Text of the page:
So why not pass me a null pointer for the 1st input argument to my mexFunction? that’s easy to do, and easy for me to check. Or pass an empty matrix, and then create a new query function that answers “do you exist?” for any input. The latter option would be safer, for backward compatibility.

And then for the output arguments, there could be another “do you exist?” query function that I could call.

It would make things like QR a lot easier, which has a boatload of “do this if you have 2 inputs and 1 output, something else if you have 1 input and 1 output, and …”, and likewise for many other mexFunctions.

These same functions, “do you exist?” applied to inputs and outputs, would be useful for m-file functions too. Something like this:

[x,y]=funky(a,b)
if (~isargpresent(a))
    fprintf ('Hey, you didn''t pass me anything for a!')
end
if (~isargpresent(x))
    fprintf ('Whatsa matter?! How come you don''t want x?') ;
end

Finally! Thanks for implementing this feature. Regarding Cris’s comment on support for older versions, using keywords such as ‘unused’ instead of ‘~’ might be a better move. Who in the right mind will use ‘unused’ to name a variable that they plan to use?

Loren: any ideas why it’s better to use ‘~’?

Hoi-

It could be better to use ~ so you don’t clutter your workspace with stuff you don’t need.

Tim-

In your first example, you are looking to query inputs. Using ~ in your case is really not much different than using []. In any case, MATLAB doesn’t allow you to optionally use some input if the signature in MATLAB (not C) says it won’t use it. I think we are designing the C-Mex to mirror MATLAB usage. So either the function requires input #2 or it doesn’t.

I understand you also want to query whether some outputs are not wanted. Not currently possible in MATLAB or mex. It is on the wishlist for the future.

–Loren

Tim,

I’m not sure you’re using ~ correctly in post 44. If by “If MATLAB calls my mexFunction with [x,y]=f(~,b)” you mean that you want to use ~ in the _input_ argument list when you _call_ the function, you can’t do that. Picture what would happen if you called, for example, PLUS like:

y = plus(x, ~);

What would you expect MATLAB to do in this case? You gave the PLUS function two inputs, as it expected, but you somehow expect it to ignore the second one?

You can use ~ in the _output_ argument list when you call the function (if you don’t care what value the function assigned to that output when you called it) and/or you can use it in the input argument list when you _define_ the function (if you’re going to ignore whatever the caller passed into the function.)

In a MEX-file, you can’t use ~ in the declaration, but you don’t need to. You can simply not reference that element of the array containing the right-hand sides, prhs. In MATLAB, doing that would earn you a warning from M-Lint:

function y = myfun(x, t) % t is not used
y = x.^2;

but M-Lint, as the name implies, doesn’t apply to MEX-file source code. Using ~ in the output argument list of a call to a function works the same way regardless of how the function is implemented — MEX, M-file, or built-in.

Hoi,

If we’d chosen to create a new keyword for this, it would have the potential to break older code that used the keyword as a variable or function name, as attempting to create a variable whose name is a keyword is an error:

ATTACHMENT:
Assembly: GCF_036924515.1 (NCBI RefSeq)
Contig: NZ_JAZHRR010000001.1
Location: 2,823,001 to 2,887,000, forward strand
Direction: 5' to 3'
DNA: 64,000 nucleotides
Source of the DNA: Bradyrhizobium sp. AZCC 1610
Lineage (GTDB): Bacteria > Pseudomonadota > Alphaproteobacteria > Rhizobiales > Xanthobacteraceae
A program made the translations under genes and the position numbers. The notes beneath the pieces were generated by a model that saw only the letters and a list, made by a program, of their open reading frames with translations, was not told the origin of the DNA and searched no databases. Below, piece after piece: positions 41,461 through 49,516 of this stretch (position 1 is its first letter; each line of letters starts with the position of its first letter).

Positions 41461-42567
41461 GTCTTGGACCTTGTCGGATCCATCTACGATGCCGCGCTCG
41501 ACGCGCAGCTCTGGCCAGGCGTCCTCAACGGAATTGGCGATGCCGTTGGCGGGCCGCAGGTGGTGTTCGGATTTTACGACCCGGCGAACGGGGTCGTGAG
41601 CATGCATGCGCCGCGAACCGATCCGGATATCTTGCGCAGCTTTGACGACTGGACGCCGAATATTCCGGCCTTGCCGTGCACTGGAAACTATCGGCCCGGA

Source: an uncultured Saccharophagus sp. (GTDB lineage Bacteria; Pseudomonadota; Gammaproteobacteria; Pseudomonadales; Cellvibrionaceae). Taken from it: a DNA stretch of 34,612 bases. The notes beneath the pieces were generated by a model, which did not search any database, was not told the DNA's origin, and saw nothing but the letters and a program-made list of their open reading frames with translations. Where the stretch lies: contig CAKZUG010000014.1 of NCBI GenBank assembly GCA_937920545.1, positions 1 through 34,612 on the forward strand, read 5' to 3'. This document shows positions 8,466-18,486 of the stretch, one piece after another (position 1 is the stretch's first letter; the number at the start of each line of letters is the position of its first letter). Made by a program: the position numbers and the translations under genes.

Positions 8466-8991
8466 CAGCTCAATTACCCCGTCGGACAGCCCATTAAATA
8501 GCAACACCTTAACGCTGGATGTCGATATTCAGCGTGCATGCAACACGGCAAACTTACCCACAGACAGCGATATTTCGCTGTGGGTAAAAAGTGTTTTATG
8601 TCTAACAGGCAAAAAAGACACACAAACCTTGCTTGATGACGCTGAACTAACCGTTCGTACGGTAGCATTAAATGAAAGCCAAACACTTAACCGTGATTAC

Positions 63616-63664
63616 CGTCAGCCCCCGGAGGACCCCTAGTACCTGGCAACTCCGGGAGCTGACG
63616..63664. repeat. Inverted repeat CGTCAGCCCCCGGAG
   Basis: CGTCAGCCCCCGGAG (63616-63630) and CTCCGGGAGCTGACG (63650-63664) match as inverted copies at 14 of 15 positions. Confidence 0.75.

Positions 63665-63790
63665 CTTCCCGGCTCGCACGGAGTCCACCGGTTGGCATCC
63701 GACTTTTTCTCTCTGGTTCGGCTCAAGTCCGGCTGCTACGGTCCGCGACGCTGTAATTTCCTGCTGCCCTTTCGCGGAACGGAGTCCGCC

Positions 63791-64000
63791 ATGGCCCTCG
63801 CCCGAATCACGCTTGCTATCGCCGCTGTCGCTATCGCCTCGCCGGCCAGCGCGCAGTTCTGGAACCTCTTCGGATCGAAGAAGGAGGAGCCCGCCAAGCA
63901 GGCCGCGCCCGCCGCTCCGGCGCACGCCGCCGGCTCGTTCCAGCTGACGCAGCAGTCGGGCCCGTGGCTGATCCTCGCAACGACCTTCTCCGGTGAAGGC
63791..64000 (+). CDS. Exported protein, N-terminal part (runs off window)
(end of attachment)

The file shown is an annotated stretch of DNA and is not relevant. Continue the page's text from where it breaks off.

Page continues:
for = 4;

and you can’t call a function whose name is a keyword — the keyword will take precedence.

Hi Loren,

I’m talking about turning ‘unused’ into keyword that has the same behavior as ‘~’. That way for R2009b, there won’t be a variable called ‘unused’ to clutter the workspace, yet for older versions it won’t break the code for older versions, as they continue to exist as junk variables.

Even better, this scheme makes it possible to turn on/off this feature by enabling/disabling the keyword ‘unused’ without breaking any code in any version.

Cheers,
Hoi

Hoi-

Sorry I misunderstood you. See Steve Lord’s answer regarding keywords. Introducing new ones also breaks compatibility.

–Loren

I like this feature, but I don’t get why not underscore was chosen instead. It’s used for the same purpose in other languages and it doesn’t mean anything else already(?) like ~ does (it’s not a valid variable name either)

Ole-

Choosing a symbol is partly a matter of taste, partly a matter to somehow conform to the rest of the language. We could have chosen _ as you suggest and preferred the looks and the fact that it meant “not” because we thought it would help people realize there was no value available.

–Loren

What does the function see for the value of an unused input parameter? [], or undefined, or something else? If there are following defined parameters, what does nargin in show?

i.e. if my function is defined as

myfunc(argOne, argTwo, argThree)

and it’s called like this:

myfunc('arg', ~, 'arg')

Is nargin 2, or 3?
Is argTwo undefined or empty or something else?

Thanks

Marc-

That’s not how to use the ~ feature. Instead, the function would be something like this:

function myfunc(arg1, ~, arg3)
nargin

and nargin returns 3. You can't, in the function body, refer to the second input. It's there because some other use requires the second input, which this function will totally ignore.

The other use of ~ is to ignore defined outputs. See the example in the post or in the documentation.

--Loren

These postings are the author's and don't necessarily represent the opinions of MathWorks.